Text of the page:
Lagos: Nigerians turned out to vote at the start of a crucial election period Saturday, shaking off fears of violence to cast their ballots after a deadly bomb blast and other attacks.
Parliamentary polls finally went ahead after two earlier postponements and despite violence that included a bomb attack on an electoral office Friday night which officials said killed 13 people and wounded dozens more.
Another explosion occurred at a polling place in the northeastern city of Maiduguri on Saturday, but authorities have not officially confirmed any deaths in connection with the incident.
The attacks and repeated postponements have marred efforts to organise a credible ballot in Nigeria, Africa`s most populous nation, after years of violent and deeply flawed polls.
However, many who showed up at polling stations Saturday said they were determined to see change. Polls opened at or near the scheduled start time in many areas, in stark contrast to the week before when organisational chaos led officials to pull the plug at around midday.
The legislative election was postponed in Suleija, the area near the capital Abuja hit by Friday`s bomb blast in an attack President Goodluck Jonathan called "heinous".
No one has claimed responsibility for the blast, which occurred as electoral workers, including members of the national youth service corps, made final preparations.
Despite the bomb blast and other violence, there appeared to be a strong willingness across the country to cast ballots in the parliamentary poll, the first of three landmark elections this month.
From the economic capital Lagos, a city of some 15 million people in the southwest, to the country`s second-largest city of Kano in the north, voters said they turned out because they saw this year`s election as an opportunity to break with the past.
They stood in line at polling stations set up on the side of the street on plastic tables, waiting under a scorching sun.
"I have voted a few times, but I have never seen as much voter turnout as this time," said Usman Shehu, a 35-year-old banker among a huge crowd seeking to vote at a polling place in a densely populated area of Kano.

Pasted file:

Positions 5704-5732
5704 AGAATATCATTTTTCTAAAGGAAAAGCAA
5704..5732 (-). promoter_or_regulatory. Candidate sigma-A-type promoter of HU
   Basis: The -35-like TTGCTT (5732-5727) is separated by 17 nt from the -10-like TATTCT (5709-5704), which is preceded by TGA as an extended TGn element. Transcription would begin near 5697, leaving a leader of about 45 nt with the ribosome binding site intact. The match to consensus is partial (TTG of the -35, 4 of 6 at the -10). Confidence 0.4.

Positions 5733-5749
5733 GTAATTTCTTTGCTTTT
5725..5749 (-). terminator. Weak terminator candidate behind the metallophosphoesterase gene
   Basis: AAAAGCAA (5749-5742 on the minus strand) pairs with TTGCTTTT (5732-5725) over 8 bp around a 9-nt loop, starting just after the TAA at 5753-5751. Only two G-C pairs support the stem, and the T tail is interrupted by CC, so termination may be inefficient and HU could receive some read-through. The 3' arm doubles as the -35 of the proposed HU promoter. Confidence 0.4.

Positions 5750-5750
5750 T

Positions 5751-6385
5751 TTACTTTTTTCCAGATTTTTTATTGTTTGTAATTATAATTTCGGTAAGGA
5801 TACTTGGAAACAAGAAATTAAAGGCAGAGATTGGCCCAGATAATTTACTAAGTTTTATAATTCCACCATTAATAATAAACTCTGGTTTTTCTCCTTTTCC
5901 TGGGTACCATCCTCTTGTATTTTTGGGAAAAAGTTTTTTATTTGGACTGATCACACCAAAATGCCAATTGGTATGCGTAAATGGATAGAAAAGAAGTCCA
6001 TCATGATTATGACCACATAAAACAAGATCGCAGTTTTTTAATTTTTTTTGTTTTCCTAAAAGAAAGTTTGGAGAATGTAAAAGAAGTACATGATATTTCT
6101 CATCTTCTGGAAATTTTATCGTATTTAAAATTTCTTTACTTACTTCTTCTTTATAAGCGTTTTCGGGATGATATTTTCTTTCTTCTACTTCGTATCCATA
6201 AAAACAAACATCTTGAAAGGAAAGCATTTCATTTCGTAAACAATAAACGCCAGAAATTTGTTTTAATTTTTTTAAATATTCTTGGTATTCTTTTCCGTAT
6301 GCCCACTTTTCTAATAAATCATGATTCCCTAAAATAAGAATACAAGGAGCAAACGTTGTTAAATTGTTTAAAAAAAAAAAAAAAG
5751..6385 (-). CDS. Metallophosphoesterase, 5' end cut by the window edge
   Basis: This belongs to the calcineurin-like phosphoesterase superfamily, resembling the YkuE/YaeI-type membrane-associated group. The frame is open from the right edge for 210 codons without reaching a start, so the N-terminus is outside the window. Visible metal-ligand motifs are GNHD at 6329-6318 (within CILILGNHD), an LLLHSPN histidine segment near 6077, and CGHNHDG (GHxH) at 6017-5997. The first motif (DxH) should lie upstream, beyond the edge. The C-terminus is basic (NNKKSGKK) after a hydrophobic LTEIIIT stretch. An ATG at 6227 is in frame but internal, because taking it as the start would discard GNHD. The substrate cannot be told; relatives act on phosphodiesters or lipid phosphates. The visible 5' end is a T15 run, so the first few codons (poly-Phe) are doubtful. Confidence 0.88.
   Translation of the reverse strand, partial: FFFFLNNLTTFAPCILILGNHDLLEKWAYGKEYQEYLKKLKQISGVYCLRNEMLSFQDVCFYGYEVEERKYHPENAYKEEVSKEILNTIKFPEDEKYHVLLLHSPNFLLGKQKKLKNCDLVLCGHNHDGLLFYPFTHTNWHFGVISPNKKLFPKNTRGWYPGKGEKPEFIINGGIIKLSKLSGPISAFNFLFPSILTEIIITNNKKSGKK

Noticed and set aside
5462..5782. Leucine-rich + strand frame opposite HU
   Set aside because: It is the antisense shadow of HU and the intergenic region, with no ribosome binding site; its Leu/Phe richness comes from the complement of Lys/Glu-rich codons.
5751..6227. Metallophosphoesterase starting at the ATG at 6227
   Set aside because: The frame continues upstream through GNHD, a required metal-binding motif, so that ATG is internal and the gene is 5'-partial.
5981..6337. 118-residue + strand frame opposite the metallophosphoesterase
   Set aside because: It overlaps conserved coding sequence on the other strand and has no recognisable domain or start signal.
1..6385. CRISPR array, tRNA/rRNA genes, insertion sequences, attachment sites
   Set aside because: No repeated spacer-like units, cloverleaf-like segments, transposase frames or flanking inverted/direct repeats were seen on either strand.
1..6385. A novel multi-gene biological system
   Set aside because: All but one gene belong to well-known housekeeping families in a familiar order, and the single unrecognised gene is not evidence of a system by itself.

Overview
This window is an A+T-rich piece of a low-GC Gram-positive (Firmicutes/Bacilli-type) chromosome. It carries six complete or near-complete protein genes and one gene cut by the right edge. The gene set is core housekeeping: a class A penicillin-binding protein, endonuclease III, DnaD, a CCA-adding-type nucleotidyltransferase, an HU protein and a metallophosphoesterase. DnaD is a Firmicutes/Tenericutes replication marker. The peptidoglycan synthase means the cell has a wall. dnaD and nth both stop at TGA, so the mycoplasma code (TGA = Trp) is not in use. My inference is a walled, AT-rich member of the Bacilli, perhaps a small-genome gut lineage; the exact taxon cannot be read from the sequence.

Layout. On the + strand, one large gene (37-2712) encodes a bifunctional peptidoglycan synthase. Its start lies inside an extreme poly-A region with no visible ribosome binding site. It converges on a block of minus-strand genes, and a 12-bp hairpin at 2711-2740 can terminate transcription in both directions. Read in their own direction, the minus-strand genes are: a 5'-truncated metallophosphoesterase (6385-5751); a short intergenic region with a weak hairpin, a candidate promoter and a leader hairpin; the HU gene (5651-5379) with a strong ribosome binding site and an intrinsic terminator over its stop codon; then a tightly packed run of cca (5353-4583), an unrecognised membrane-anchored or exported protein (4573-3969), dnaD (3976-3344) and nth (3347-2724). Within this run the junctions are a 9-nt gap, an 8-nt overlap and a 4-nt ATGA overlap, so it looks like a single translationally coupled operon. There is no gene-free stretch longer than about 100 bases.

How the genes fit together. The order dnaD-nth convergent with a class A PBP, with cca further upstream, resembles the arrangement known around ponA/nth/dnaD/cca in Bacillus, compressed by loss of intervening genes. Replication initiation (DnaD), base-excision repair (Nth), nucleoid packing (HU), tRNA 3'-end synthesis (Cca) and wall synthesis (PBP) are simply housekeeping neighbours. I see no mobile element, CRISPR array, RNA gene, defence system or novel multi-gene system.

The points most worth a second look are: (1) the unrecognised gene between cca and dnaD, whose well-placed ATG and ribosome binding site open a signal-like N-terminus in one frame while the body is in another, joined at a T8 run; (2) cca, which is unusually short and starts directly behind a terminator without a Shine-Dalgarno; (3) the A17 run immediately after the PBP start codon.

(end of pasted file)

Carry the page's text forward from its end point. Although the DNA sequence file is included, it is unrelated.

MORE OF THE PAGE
In Lagos, where voting passed relatively smoothly in many areas, Comfort Ejiogu, a 50-year-old businesswoman, said, "I believe my vote will count this time."
As counting began at a Lagos polling station, crowds gathered to watch, recording the process with mobile phones, singing and dancing when it appeared their candidate was doing well and shouting at results they did not like.
Jonathan`s voting station in his home state of Bayelsa in the oil-producing Niger Delta region was among those that did not function a week ago, but on Saturday it opened about 90 minutes after the scheduled start time.
Before voting there, Jonathan said that "there are some anti-social elements that want to derail the process of voting, but they will not succeed."
The effect that the postponements and blasts would have on final turnout was not yet clear. Electoral chief Attahiru Jega estimated turnout could be between 75 and 85 percent, though official figures were not yet available.
Security was tight, with traffic restricted, land borders shut and the military on patrol.
Army checkpoints were set up, with soldiers stopping cars without proper accreditation.
At least three violent incidents occurred in Nigeria`s northeast, including Saturday`s explosion.
An official from the ruling party in Borno state was also shot dead by unknown gunmen, police said, while four others were killed in an attack on a police station storing vote materials on Friday.
A number of incidents were also reported in the Niger Delta -- notorious for election fraud and violence in the past -- including the hijacking of vote materials and personnel in one troubled area of Bayelsa state, an electoral official said.
The presidential election is set for April 16, with Jonathan the favourite and his main challenger seen as ex-military ruler Muhammadu Buhari. Governorship and state assembly ballots are set for April 26.